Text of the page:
Travel deep into tribal wilderness and help make peace between two conflicting communities - mankind and elephants! Living a nomad lifestyle, you’ll travel around Damaraland - the traditional name for the north-western Namib Desert - tracking elephants and helping farmers protect their water supplies but also live in harmony with these incredible animals. Regularly shifting camps will see you sleep sometimes under the stars, sometimes in a tent, sometimes with a shower and sometimes without. What you’ll always have however is a heap of hard work - and an unforgettable experience.
For this project you work in two-week rotations. Volunteers will spend the first week at a remote desert camp, building walls made from local stone and cement around vitally important water sources for Damaraland homesteads. To cheat the heat, you’ll wake up early for your first cup of coffee around the camp fire. After the team member on duty has served breakfast, you’ll head out to your project site for the day. Activities will include: building a wall around a local farmer’s windmill; doing work on the base camp; or helping community members build a tourist camp or fix a rural school. Each volunteer group’s projects will be dependent on where the greatest need is at that time. Then you head to your camp for lunch and a siesta. You could be tasked with updating data forms, or be on kitchen and camp duty for the day. Evenings are spent around the camp fire eating and talking about the day’s events. After a few days of hot and tiring work, the weekend is spent relaxing at base camp in the Ugab River. The next week is spent on patrol – you’ll pack some basic camping gear in the 4x4 and set off looking for the elusive elephants. On patrol, you camp wild and sleep under the stars. You’ll follow elephants on foot, sometimes for hours under the desert sun, and sit patiently observing from some rocky outcrop while they laze away in the shade! In general, the project is split so that in a two-week period you would do one week of building/community work, and one week of elephant patrol. However, volunteers will be working where they are most needed, so be aware that you should be flexible as this schedule is subject to change.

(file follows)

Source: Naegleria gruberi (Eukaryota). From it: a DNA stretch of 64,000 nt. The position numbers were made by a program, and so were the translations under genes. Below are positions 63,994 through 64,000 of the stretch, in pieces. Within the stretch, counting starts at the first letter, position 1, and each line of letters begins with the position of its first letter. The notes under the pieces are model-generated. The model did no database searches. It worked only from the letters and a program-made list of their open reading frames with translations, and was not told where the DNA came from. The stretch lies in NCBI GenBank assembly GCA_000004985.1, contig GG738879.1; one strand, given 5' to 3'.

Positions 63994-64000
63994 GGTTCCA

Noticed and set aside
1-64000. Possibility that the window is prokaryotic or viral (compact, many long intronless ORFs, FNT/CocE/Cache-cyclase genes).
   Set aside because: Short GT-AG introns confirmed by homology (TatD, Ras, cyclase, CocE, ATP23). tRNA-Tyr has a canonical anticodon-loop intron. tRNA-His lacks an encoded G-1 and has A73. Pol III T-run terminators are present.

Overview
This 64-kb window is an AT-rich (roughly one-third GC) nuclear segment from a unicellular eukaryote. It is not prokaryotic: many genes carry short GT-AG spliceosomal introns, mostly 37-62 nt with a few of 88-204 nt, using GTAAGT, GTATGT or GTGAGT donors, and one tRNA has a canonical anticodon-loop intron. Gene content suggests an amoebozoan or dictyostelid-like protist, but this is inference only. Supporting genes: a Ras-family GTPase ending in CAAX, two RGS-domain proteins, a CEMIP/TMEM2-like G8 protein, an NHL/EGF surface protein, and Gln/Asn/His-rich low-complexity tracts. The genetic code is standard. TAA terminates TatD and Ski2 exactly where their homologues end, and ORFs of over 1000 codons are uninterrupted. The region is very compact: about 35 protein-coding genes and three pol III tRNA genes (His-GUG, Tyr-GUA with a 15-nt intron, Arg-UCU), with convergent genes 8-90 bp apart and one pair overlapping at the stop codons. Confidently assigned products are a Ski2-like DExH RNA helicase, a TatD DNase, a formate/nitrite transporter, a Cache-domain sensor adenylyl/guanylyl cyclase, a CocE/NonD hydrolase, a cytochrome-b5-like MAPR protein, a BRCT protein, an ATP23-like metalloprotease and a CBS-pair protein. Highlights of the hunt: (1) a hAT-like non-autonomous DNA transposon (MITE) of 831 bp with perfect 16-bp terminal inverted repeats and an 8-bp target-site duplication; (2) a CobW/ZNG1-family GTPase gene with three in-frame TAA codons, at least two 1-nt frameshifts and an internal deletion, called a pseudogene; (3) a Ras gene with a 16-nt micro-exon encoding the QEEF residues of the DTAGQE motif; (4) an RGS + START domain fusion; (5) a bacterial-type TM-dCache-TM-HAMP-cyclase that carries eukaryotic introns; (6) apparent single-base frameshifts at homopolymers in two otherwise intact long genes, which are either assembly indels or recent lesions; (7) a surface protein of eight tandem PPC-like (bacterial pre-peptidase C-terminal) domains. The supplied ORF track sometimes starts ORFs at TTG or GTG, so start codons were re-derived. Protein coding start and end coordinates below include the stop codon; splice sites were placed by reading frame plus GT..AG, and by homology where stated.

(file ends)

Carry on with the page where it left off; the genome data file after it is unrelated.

Accommodation varies each week. On the building week we set up our mobile base camp at each project site, which we try and make as comfortable as possible! You will be accommodated in two man tents or you can choose to sleep under the stars. Washing facilities are limited. Toilet facilities will be in the form of long drops (enclosed and private). When at camp, life is more comfortable with showers, a sleeping platform and a toilet. Whilst on patrol, we camp wild, and sleep under the stars on our bedrolls with mosquito nets. No showers or toilets - so roughing it.
Villa Wiese in Swakopmund, we leave from here at 12.00 on the Monday of the start date. However volunteers need to arrive in Swakopmund on the Sunday as we have a short briefing at the guest house that evening. Please note all accommodation before and after project dates is at your own cost.
11 nights All projects run from the Monday morning on the starting date, to the Friday afternoon of the finish date. Participants can book a minimum of one two-week slot, or multiple slots, up to three months (six slots) maximum.
All food, transfers and accommodation whilst on the project All camping equipment including mattress excluding sleeping bags Training in elephant behaviour 24 hour in country support
International flights Medical and travel insurance Transport to pick-up point in Swakopmund Accommodation and food while in Swakopmund Personal kit Spending money Visa expenses.
With regards to flights, there are 2 options for airports, firstly Windhoek International. This is a 4 hour transfer away, which is fairly cheap safe and reliable, EHRA will make this booking for all volunteers, they will be collected at the airport and dropped at the guesthouse in Swakopmund. Volunteers taking this option need to land in time to meet the transfer service which is a scheduled departure. At the latest volunteers need to arrive in Windhoek by 12.00 on the Sunday to meet the connections. If flying in to Walvis Bay they should also arrive on the Sunday at the latest, again EHRA will arrange the transfer, but its just a 30 minute journey from Swakopmund. Flights to Windhoek tend to be cheaper but its worth checking Walvis Bay.